Why it’s good to talk in the construction sector

Geir Jensen, general manager, Doka Gulf laments the lack of communication between parties in the construction industry and the need for greater integration in the sector.

Value added facts: Doka Gulf’s Geir Jensen.
Value added facts: Doka Gulf’s Geir Jensen.

Geir Jensen, general manager, Doka Gulf laments the lack of communication between parties in the construction industry and the need for greater integration in the sector.

Design and build contracts are becoming popular in Dubai. Are more contractors involving you in the procurement process and making it more efficient?

For the bigger projects, yes; and the special structures. But for a normal tower, a lot of contractors are experienced enough.

 

Following your work on the Burj, have you noticed an increase in tender offers as a result?

Now with high-rise buildings on the market, in most of the cases, Doka will be one of the companies approached, especially as no one else in the world can claim to have experience operating formwork at such a height.

When it is commented ‘you are the ones on the Burj' it offers confidence. When it comes to high-rise buildings, clients will always contact those with experience.

There has been a lot of talk about building more super hi-rise towers in the region. Have you been approached?

There are talks about buildings over 1,000m high, or maybe more, but we don't know.

Have those involved with Nakheel's Al Burj been in discussion with you?

They have. We are working and studying with a contractor.

Aren't there supposedly five in the planning stages in the region?

Not all of those are in the UAE. There is one coming up which is 1.2km, apparently.

But you are keen to be involved with the Al Burj further down the line?

I think there will be a building higher than the Burj Dubai in Dubai before anywhere else in the Middle East region. They have progressed further than Kuwait and Saudi Arabia.

I had the pleasure of meeting Sheikh Mohammed at a business Iftar during Ramadan. I told him we are topping out the Burj Dubai and needed another high-rise building. Then at the end he told me: ‘There will be another tower'. He didn't say it would be another tower of 300m - but he meant it would be taller than this [Burj Dubai].

With a specific industry sector like yours, where there are only a few key players such as Peri, Meva and RMD, it must be quite an intense market. Do you purposely target specific projects to avoidyour competitors?

It is a daily battle but of course each of us have our main clients, which we try to maintain. To jump and start to find new contractors - and there are a lot of new contractors coming here - isn't worth it. Of course we have competition - we are never alone.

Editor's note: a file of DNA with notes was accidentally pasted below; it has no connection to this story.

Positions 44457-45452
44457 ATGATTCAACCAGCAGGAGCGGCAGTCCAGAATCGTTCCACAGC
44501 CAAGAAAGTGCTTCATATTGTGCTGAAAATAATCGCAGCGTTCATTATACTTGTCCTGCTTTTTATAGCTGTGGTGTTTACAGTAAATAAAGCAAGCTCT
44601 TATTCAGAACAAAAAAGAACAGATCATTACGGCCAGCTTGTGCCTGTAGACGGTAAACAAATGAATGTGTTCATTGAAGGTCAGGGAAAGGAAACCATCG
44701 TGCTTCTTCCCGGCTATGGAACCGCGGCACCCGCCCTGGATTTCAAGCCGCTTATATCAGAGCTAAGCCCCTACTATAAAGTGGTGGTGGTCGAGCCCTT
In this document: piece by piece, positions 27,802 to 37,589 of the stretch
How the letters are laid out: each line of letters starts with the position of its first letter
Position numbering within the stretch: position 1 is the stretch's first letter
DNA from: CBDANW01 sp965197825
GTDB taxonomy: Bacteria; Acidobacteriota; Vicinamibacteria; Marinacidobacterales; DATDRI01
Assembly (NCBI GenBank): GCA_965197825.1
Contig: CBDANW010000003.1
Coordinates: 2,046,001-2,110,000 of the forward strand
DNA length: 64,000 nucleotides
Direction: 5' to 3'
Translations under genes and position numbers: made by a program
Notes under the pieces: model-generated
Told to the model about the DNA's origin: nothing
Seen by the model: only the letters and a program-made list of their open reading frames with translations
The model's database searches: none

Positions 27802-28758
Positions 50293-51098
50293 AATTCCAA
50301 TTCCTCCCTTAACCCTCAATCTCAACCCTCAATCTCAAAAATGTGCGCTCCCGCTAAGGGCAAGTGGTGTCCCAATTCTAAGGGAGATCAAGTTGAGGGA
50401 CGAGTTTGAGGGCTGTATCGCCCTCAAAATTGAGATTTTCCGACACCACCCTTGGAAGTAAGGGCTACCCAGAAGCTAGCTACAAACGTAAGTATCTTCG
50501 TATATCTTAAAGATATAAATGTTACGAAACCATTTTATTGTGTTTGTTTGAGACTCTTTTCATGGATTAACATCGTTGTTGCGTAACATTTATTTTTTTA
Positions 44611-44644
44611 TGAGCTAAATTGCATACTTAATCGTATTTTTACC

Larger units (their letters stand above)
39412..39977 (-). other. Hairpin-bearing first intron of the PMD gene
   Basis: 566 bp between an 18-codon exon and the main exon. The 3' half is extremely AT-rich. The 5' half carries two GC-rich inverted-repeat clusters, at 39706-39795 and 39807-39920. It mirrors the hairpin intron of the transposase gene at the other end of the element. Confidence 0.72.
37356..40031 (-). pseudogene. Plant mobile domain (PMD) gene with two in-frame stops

When you are bidding for a contract do you have a flexible approach or are you quite strict with regards to profit margins?

With a company like Doka, with the equipment we have here and the set-up, we can only deal with contractors who are understanding about the value added to the material - they must understand there is a service, which includes office back-up. And more often than not they are seeing the difference.

Is there some conflict between the contractor and formwork supplier?

Basically my message is always: ‘Think about the formwork, the execution of the project'. How can we execute it in the best possible way? You must treat your suppliers as partners - be it concrete suppliers, steel suppliers or formwork suppliers.

You should involve them in the plan, in the execution; bring them on board as partners. At the moment, we are not treated as partners - the contractors act like kings; they are taking the rest to the boat but not bringing them on board.

Why does the power lie with contractors?

There is no latitude. If you go to Europe most have close cooperation between contractors and suppliers, to find the right solution for each and every project. They don't want to cooperate and coordinate - to bring in a team.

We should all work together with the contractor to achieve the best possible cycle time, and hence the shortest possible construction time with as few man hours wasted as possible.

Is this a discussion you always have with consultants?

Not always, but it is getting more important for the bigger towers, since it comes down to logistics and how can we execute it in the best possible way. How do you move the material, and not trap yourself in a corner?

This is becoming more important and we would like to get together to discuss how we can serve the site in the best way. In our technical department, 80% of buildings feature 35 storeys or more.

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